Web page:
Magda (a pseudonym in this article) does not represent just a woman but many. Her trajectory epitomizes hundreds of similar ones we all have heard about and read about—as the ones reported by the Chronicle—and that reflect a phenomenon that has become quite pervasive in academia: once you are tenured your “protective” status is over. This is even more the case among women of color, as Magda, who for obvious and subtle reasons face numerous barriers for career advancement, including the fact that are often expected to do more (and better) than their white peers. According to the National Center for Education Statistics, Hispanic females represent about 1% of the total number of full professors in the U.S., with nearly to 90% of full-time professors being white. https://nces.ed.gov/fastfacts/display.asp?id=61
Although the life of assistant professors is paved by anxiety and uncertainties, there are certain privileges set in motion that guard their research and writing time. Assuming that they are seen as collegial (AKA: liked by the chair and key department members) during their pre-tenured years, most untenured scholars will be—one way or another—shielded from onerous service obligations and extra-curricular activities. In several public universities, such as the City University of New York, where I teach, my untenured colleagues received, during their first years on the job, a generous a union-based package of teaching release credits, and have access to mentoring programs such as the Faculty Fellowship Publication Program and the Mellon foundation-based faculty development grants.
Nevertheless, the goodies that come with an untenured status tend to disappear as soon as the “permanent position” letter gets into the lucky faculty member’s mailbox. The institutional fence that may keep junior faculty away from engaging with heavy teaching and service obligations may come back with a revenge once they become permanent stuff members – meaning tenured. Following the fate of the “terminal associate” as reported in the Chronicle https://www.chronicle.com/article/Terminal-Associate-Professors/145537, the hurdles associate scholars face to joining the full professorship rank have become even more pervasive in institutional scenarios plagued by under-stuffed departments, dwindling resources and the seemingly hemorrhagic reduction of tenure track lines. All these factors have resulted into growing administrative responsibilities that keep falling on tenured professors’ laps. Shrinking budgets had made associate professors multi-taskers whose abilities to juggle among endless chores parallels the mounting footraces they encounter to build their publication and research portfolios.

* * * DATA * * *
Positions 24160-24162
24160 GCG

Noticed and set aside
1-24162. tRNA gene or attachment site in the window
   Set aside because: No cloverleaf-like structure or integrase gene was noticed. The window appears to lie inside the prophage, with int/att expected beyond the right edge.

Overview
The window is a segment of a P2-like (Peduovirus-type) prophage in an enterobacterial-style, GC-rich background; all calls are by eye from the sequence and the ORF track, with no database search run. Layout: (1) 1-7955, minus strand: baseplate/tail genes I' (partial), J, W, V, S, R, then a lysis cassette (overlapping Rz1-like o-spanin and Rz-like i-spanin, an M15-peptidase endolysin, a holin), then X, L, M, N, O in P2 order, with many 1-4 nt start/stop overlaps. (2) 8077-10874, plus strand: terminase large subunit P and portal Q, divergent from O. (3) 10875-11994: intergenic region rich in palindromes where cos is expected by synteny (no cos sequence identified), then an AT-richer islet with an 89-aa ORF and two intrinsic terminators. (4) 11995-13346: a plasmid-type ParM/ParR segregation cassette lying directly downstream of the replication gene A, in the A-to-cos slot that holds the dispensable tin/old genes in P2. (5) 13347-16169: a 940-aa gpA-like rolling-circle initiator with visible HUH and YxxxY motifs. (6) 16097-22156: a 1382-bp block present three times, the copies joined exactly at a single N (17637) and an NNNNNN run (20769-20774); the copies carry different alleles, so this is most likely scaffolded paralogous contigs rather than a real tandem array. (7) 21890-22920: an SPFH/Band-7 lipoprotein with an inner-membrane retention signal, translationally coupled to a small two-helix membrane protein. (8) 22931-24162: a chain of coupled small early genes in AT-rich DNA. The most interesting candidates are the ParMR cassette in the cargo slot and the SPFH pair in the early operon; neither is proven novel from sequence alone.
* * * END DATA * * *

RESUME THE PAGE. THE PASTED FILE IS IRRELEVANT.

Fortunately, some institutions, including CUNY, are taking the lead in helping their associate professors claim the promotion ladder. These include mentorship programs, career workshops and fellowship leaves (including sabbatical at lower salary reductions than before) aimed at “promoting to promote” a seemingly stuck army of associated professors. The fact is that having an army of “associate” professors not only may represent a financial hurdle for faculty members but a red flag for an institution. Universities need a certain number of full professors able to run departments, serve in high-level committees, keep their reputations afloat and mentor the younger.
As per Magda’s current prospectus, she has lately been seriously considering applying for one of her University’ incentives for promotion and is planning to request a semester leave to get back to, by now, her promising, albeit dusty, book prospectus. Reflecting on her trajectory, she recently told me: “Being untenured was not a bad thing after all!”